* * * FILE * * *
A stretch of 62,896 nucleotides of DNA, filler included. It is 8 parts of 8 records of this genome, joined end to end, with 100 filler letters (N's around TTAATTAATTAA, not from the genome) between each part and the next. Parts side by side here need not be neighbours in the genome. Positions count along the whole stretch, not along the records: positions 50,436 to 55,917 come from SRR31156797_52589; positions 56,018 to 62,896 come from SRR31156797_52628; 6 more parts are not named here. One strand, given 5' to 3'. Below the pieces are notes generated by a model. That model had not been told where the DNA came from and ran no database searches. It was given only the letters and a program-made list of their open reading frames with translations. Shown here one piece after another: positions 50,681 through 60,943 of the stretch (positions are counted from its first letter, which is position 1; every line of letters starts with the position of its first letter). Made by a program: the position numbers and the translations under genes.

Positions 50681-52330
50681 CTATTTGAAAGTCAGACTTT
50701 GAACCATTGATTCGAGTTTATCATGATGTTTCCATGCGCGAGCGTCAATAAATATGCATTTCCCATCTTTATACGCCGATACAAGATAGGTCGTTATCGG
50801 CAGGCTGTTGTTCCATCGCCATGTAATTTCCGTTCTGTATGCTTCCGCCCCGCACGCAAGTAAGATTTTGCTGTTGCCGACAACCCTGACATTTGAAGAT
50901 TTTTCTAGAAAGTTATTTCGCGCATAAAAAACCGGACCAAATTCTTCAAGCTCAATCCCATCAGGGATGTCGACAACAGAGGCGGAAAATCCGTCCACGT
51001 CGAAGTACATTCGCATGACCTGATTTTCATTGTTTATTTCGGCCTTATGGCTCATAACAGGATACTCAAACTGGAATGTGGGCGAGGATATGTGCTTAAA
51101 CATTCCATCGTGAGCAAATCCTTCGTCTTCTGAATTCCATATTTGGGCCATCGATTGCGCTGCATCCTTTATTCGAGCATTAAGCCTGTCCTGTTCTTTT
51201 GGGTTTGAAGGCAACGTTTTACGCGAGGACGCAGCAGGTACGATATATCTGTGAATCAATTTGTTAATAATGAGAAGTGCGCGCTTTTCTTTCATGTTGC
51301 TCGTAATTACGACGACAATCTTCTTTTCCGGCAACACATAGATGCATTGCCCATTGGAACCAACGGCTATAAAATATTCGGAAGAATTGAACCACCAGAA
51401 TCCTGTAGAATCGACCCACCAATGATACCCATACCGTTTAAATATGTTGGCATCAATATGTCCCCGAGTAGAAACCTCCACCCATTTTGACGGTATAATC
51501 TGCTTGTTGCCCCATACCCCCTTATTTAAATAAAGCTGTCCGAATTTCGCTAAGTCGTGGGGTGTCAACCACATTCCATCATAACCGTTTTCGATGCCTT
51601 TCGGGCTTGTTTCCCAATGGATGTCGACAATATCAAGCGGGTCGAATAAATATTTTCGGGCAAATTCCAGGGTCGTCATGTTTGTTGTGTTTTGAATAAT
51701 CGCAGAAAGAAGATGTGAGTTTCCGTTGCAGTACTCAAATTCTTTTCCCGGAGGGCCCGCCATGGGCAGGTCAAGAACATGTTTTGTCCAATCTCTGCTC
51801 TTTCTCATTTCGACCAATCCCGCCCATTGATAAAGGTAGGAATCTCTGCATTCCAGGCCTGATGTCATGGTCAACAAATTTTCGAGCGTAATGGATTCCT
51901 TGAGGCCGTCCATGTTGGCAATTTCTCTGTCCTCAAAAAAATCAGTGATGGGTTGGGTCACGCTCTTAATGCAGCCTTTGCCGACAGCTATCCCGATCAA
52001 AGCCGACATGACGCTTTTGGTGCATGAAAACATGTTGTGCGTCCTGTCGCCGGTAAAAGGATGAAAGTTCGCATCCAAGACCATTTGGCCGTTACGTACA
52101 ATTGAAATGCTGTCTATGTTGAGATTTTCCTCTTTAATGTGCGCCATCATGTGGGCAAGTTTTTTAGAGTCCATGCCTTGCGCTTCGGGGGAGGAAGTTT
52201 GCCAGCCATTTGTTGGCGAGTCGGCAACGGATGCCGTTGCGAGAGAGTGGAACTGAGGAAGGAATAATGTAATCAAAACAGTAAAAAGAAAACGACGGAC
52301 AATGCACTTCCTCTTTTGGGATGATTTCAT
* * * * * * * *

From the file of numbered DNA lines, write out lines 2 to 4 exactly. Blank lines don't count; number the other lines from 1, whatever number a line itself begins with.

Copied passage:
Positions 50681-52330
50681 CTATTTGAAAGTCAGACTTT
50701 GAACCATTGATTCGAGTTTATCATGATGTTTCCATGCGCGAGCGTCAATAAATATGCATTTCCCATCTTTATACGCCGATACAAGATAGGTCGTTATCGG